Carrie Goes Off the Map
Authors of chick lit stories are often able to take more chances than traditional romance authors, such as allowing the hero and heroine to have multiple love interests before finding the right one. While I can’t say that it is my favorite plot device, it does add an element of unpredictability to stories, and that I do like. However, I can’t always suspend belief in the speediness of the resolution after most of the book is spent having the characters involved with the wrong person. That is what happened in Carrie Goes Off the Map, a book first published 2009 in the U.K. under the title It Should Have Been Me.
Carrie Brownhill and Huw Brigstocke’s wedding is just a week away when he suddenly says he wants out, leaving her devastated and bewildered. She had no idea that he was so unhappy. Screaming at him for answers, he only replies that he feels trapped and suffocated. They met ten years ago at university and immediately became a couple. Carrie was studying English and drama and had dreams of appearing at the West End, but was willing to put those aside because of her love for Huw, which led her to living and working beside him on his large family farm. Four months later, she discovers that “trapped and suffocated” is an embellished euphemism for another woman. He is getting married to Fenella Harding, the head of the accounting firm that handles the farm books.
The enraged Carrie plans to disrupt their wedding, but a cooler head prevails. She does settle on destroying the outside flower arrangements even though her vandalism is discovered by former uni colleague, Matt Landor. Huw’s wedding is the impetus Carrie needed to get on with her life and what better way to do that than a road trip with her best friend Rowena and Dolly, a split screen VW camper van.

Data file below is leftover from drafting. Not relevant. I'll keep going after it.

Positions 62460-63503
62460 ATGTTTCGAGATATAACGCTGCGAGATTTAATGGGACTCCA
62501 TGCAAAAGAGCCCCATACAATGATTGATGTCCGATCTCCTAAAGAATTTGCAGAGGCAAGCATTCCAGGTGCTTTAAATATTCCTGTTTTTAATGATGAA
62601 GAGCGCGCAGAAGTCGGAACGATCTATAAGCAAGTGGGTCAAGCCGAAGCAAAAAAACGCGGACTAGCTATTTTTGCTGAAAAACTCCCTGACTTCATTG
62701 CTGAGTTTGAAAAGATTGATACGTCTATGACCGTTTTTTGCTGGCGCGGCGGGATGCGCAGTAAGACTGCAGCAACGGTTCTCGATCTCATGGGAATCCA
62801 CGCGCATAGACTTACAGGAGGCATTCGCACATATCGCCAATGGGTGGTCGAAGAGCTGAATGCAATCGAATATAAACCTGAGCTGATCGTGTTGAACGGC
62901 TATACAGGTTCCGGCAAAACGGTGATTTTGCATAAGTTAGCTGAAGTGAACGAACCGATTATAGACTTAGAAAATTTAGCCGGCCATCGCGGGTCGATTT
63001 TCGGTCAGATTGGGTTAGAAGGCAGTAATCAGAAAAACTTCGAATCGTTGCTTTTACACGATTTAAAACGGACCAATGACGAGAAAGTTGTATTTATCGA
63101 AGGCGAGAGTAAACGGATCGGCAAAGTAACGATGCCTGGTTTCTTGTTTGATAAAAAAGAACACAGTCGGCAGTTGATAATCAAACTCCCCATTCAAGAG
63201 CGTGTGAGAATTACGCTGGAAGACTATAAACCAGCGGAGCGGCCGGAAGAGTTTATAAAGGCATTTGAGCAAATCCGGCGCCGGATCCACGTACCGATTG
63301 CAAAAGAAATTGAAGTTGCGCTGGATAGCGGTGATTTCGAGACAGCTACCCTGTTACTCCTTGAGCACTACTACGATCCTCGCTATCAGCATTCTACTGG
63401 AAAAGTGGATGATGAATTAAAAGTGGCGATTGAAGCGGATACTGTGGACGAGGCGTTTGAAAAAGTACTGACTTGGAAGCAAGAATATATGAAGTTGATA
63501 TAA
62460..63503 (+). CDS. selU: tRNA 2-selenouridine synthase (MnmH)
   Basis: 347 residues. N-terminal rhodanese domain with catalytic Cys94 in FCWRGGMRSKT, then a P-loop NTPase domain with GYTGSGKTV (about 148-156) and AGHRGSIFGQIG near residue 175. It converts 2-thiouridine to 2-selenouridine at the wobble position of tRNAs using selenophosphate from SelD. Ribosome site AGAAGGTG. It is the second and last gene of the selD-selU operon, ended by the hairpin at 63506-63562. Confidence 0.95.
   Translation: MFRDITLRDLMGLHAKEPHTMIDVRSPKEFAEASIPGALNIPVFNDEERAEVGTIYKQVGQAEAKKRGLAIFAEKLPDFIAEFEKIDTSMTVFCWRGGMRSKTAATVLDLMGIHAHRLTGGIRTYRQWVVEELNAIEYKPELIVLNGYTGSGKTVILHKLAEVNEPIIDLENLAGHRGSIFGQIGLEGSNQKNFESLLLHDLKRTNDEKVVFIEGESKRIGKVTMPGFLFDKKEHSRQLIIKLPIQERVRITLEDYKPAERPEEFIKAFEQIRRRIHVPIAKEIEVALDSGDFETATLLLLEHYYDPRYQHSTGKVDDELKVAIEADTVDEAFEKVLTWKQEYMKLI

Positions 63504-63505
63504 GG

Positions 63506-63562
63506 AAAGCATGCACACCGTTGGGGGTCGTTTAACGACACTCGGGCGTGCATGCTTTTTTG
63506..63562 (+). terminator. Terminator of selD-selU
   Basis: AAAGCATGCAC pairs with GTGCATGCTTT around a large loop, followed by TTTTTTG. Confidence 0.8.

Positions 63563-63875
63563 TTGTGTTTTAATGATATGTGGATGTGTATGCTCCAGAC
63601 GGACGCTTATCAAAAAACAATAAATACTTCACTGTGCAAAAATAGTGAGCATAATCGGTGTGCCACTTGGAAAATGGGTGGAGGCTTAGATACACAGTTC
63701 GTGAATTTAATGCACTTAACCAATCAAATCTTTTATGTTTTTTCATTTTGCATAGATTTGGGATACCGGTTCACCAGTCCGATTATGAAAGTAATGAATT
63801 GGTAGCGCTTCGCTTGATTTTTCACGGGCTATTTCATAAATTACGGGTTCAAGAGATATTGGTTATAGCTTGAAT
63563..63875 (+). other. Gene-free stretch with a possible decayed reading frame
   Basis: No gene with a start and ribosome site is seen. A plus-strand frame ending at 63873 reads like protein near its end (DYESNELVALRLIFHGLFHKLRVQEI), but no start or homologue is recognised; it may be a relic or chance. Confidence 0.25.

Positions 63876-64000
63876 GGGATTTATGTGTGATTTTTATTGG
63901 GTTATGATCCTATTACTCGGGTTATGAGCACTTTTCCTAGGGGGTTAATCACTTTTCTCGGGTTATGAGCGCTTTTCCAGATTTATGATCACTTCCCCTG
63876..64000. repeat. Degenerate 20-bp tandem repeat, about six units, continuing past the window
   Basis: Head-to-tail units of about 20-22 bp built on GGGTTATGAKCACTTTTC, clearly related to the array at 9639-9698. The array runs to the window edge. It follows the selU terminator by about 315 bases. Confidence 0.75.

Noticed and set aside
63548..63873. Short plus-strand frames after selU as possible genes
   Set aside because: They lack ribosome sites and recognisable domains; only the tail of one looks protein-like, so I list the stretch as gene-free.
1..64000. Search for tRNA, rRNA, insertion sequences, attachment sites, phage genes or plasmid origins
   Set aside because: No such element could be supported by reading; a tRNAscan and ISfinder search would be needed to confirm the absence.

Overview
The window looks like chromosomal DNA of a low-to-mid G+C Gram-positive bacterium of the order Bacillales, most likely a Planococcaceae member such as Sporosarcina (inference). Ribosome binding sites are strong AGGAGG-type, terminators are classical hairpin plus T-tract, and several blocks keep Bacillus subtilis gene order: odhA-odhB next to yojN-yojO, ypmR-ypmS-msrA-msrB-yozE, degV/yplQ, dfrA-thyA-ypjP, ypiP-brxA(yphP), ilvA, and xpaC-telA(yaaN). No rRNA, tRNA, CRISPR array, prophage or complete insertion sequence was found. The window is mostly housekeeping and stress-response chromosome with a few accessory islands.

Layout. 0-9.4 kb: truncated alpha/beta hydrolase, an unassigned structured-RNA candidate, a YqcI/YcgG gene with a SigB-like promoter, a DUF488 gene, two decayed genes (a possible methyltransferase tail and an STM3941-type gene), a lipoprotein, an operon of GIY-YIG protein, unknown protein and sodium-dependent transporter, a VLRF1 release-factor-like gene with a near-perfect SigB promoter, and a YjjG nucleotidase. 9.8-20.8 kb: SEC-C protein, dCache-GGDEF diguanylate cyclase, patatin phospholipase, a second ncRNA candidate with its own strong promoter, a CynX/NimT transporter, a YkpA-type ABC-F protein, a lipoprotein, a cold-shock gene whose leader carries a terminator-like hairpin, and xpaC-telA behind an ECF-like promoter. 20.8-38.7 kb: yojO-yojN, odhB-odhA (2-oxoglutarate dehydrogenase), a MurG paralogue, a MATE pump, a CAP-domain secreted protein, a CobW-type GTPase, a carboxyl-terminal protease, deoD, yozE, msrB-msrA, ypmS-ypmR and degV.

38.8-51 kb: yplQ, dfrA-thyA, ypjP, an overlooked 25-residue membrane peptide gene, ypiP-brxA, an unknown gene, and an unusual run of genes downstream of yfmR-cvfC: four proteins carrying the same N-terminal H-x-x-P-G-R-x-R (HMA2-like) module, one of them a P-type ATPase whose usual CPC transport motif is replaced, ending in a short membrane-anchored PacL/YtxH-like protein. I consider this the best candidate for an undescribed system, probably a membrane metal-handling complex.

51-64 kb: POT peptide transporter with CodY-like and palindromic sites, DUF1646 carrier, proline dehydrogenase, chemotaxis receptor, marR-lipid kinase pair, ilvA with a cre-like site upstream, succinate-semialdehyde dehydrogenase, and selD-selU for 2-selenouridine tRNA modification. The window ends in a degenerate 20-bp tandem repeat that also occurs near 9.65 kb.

Matt has to deal with his own issues. For over a year, he has been on the small island of Tuman providing medical care to the small population. Working for a medical charity is his life’s blood, but after an accident leaves him with PTSD, his boss orders him to take a four month leave. At thirty-three he doesn’t believe he will ever settle down, and is happy to hook up with an old uni friend especially since she is between lovers.
Rowena is suddenly offered a part in a new television show. Knowing that her boyfriend will never let Carrie drive off alone with Dolly, Rowena asks Matt if he would be interested in going with Carrie since he is the only one that she knows who is free to travel. Faced with either cancellation of the trip or going with Matt, Carrie finally agrees. She soon discovers that instead of traveling Europe, she is stuck in England because Matt’s passport has expired. At the first stop they encounter a group of surfers, and Carrie decides that a rebound sexual relationship is exactly what she needs to forget about Huw and his betrayal.
Along with a large portion of the book having the hero and heroine involved with other people, the whole free spirited concept of going off in an antique VW van seems so dated and 1960s hippie-ish, as are some of their indulgences. Still I could have accepted this if the characters had been more clearly drawn. The book seems very delineated with snapshot characterizations of Carrie and Matt shown one way in one scene, then differently in the next. And the abrupt changes bothered me. One of Matt’s actions toward the end, plus the actual ending, also seemed to come out of left field.
The writing is engaging, and the book definitely didn’t bore me, but I didn’t have the usual happy ending glow upon finishing it, even though this story has an HEA. Still, I am open to reading other books by Ms. Ashley even though this particular story didn’t quite work for me.